From Samuel Cooper
Boston Octr 24. 1777
My dear Sir
Two days agoe I wrote you an hasty Script. Perhaps I express’d myself too suddenly and strongly upon an important Subject. The Terms which Gates has given Burgoyne might be as well for the States as Circumstances would allow; tho I own, from what Glover, and ev’ry Officer on the Spot had written, I concluded the Enemy must have been totally in our Power. But if we have not all we could wish, it is a most important and glorious Event, upon which I congratulate you and all our Friends. How must Administration and all Britain be struck with it! What Eclat will it make in Europe? What a fine Subject for Parliamentary Eloquence? Do you not wish to hear Burke and Barrè, Camden Chatham &c. open upon the Point?1 We have a running Vessel2 that sails to Morrow for France with the glorious Tale. The Honor it will do our Arms must be of substantial Service to our Cause. And tho by the Terms, the captivated Army may serve in Britain in the Room of such as may be sent to America in the Spring, I am not without Hopes that this Stroke, especially if follow’d with Success in another Quarter, will discourage Britain from such an Attempt. We have now a Committee of both Houses consulting where to place, and how to guard this Body of Men, consistently with the Treaty, which we mean sacredly to observe, and the Public Safety: I hope the Transports will soon arrive and carry them off. But what Security have we that they will not divert from their Course to some Part of America? You remember the Convention of Cloyster Severn in Germany;3 and how the British Troops pleaded the Treaty was broken; resum’d their Arms, and drove their Conquerors. I hope we shall watch even after we think we have subdued. We long to hear of something done to Purpose in your Quarter; and are ready to look upon the Success here as an Omen of something great and glorious soon to spring up there. While we have given such large and favourable Terms to Burgoyne, which his Situation by no means gave him any Right to expect; Genl. Vaughan has ravag’d N. River.4 Our Forts there have gone like all the Rest, easily and at once. I wish we may never construct another: Gates I hope will soon stop their Progress there, and be ready in Case of Need to reinforce Washington. If the Enemy have not Troops and Address enough to employ our Force here, the Aids that may go to him from the Northward, may soon turn the Scale in his Favor. Mr. Palms, who carries this, will tell you about Marine Affairs, what he knows, and that I believe is too much. I am Sir with the warmest Friendship Your’s &c.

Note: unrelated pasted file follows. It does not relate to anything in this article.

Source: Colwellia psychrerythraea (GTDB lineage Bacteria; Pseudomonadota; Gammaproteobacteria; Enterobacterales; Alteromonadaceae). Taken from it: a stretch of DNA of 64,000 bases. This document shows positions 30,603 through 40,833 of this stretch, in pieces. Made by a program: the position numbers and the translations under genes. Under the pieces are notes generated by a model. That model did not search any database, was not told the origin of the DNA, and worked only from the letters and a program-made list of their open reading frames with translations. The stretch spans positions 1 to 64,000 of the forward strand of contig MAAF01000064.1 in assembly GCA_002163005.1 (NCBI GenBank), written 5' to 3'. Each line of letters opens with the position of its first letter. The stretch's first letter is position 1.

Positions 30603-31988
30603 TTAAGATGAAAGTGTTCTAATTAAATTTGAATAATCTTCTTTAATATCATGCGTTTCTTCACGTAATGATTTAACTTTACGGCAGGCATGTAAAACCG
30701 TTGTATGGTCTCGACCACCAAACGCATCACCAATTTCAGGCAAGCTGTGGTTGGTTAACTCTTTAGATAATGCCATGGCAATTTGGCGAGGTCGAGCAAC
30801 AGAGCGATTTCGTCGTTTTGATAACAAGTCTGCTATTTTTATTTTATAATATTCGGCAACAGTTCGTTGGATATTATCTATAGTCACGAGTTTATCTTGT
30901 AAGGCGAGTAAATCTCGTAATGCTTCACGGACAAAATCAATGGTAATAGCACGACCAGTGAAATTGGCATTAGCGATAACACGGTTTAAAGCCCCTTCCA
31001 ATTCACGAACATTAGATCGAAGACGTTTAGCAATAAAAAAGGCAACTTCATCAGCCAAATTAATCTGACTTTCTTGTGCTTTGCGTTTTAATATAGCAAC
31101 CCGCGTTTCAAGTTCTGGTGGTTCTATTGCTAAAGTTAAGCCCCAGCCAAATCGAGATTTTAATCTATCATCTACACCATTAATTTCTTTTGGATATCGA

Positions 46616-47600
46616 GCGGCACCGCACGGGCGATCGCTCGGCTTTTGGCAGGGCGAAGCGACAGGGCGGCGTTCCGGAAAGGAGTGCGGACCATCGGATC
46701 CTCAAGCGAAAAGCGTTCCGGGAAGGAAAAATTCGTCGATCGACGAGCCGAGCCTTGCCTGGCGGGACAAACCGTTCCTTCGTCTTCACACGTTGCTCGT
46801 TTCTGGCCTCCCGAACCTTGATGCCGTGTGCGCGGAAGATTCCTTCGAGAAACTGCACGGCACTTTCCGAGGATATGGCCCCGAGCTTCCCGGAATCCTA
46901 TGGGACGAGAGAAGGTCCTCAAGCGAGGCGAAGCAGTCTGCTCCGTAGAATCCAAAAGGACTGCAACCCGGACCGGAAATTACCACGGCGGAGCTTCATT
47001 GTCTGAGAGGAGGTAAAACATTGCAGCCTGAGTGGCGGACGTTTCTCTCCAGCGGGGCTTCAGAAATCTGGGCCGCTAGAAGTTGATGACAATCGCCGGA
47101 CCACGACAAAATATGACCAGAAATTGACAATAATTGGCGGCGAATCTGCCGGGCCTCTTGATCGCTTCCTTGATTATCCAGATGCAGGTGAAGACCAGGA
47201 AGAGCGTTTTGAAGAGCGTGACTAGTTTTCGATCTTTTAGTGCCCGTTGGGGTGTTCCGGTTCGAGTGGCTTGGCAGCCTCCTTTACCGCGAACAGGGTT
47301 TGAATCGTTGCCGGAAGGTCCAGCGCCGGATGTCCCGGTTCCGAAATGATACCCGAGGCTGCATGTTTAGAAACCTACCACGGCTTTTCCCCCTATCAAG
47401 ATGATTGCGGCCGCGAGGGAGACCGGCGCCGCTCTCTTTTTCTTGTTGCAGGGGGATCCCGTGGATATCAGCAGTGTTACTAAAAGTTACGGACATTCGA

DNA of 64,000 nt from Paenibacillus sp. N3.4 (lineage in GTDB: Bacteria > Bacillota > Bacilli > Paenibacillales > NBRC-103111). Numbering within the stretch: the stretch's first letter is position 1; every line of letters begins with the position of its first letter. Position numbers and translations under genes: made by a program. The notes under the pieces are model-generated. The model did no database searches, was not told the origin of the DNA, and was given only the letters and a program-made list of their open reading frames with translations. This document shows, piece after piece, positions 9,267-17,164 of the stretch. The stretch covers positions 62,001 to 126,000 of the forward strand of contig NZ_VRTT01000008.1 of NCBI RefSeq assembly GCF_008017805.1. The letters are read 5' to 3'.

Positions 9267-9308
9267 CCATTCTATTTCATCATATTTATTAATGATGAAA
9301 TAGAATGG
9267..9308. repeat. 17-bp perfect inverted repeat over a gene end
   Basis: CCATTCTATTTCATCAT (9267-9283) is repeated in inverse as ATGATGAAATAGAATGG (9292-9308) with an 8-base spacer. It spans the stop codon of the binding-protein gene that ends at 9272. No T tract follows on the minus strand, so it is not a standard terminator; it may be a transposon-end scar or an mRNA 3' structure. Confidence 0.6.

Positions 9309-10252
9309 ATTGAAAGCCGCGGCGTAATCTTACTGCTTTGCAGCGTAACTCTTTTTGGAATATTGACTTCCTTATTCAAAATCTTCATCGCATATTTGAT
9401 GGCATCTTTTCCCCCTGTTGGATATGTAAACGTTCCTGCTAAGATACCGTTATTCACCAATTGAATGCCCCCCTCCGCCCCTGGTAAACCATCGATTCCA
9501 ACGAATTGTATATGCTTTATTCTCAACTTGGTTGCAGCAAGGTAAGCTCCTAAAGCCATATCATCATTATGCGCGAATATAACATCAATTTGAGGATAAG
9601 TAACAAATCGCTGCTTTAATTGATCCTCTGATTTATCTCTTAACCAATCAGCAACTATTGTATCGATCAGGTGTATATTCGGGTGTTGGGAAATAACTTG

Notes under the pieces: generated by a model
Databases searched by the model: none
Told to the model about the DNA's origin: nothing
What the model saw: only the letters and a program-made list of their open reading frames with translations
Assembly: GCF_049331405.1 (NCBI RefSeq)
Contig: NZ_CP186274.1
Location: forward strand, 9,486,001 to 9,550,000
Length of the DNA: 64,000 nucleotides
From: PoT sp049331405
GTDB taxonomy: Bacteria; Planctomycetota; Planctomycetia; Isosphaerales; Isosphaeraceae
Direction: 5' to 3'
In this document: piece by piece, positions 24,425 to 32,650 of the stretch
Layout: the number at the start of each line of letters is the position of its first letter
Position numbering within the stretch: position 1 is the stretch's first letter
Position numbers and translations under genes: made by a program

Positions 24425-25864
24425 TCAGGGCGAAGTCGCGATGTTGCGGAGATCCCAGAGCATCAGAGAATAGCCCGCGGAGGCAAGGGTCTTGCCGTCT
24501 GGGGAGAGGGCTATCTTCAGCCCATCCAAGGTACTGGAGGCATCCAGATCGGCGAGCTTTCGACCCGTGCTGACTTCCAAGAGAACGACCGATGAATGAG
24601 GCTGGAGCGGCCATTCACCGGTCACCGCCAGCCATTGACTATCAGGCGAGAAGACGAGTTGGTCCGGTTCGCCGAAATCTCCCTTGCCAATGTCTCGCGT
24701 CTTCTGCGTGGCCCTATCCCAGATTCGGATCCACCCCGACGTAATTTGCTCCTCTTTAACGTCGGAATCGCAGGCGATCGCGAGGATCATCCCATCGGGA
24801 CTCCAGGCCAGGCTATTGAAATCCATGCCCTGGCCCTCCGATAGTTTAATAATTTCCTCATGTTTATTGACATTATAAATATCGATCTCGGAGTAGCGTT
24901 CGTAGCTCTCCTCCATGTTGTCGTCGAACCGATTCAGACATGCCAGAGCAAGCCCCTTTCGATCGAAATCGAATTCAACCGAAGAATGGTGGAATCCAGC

RC (Adams Papers); docketed: “Dr Cooper Oct 24th ’77.”
1. Members of the Parliamentary opposition who had been strong supporters of the American cause.
2. A ship sailing in time of war without a convoy (OED description begins The Oxford English Dictionary, Oxford, 1933; 12 vols. and supplement. description ends ). In this instance, the Perch, carrying Jonathan Loring Austin with the news (Sibley-Shipton, Harvard Graduates description begins John Langdon Sibley and Clifford K. Shipton, Biographical Sketches of Graduates of Harvard University, in Cambridge, Massachusetts, Cambridge and Boston, 1873-. description ends , 16:303–304).
3. The Convention of Klosterzeven of 1757, in which defeated Hanoverian forces acceded to disbandment in negotiations with the French. The British government, however, delayed ratification of the convention and finally refused it as Prussia began to make gains (Cambridge Modern History, 6:263, 266, 272).
4. On 19 Oct. Gates wrote to Maj. Gen. John Vaughan protesting his “unexampled cruelty” in reducing to ashes the village of Kingston and continuing to ravage the settlements along the Hudson. The congress ordered publication of Gates’ letter (PCC, No. 154, I, f. 286). In his letter to the Massachusetts Council which forwarded the Articles of Convention, Gates explained that he was pushing ahead to stop Vaughan’s cruel devastation (Independent Chronicle, 23 Oct.).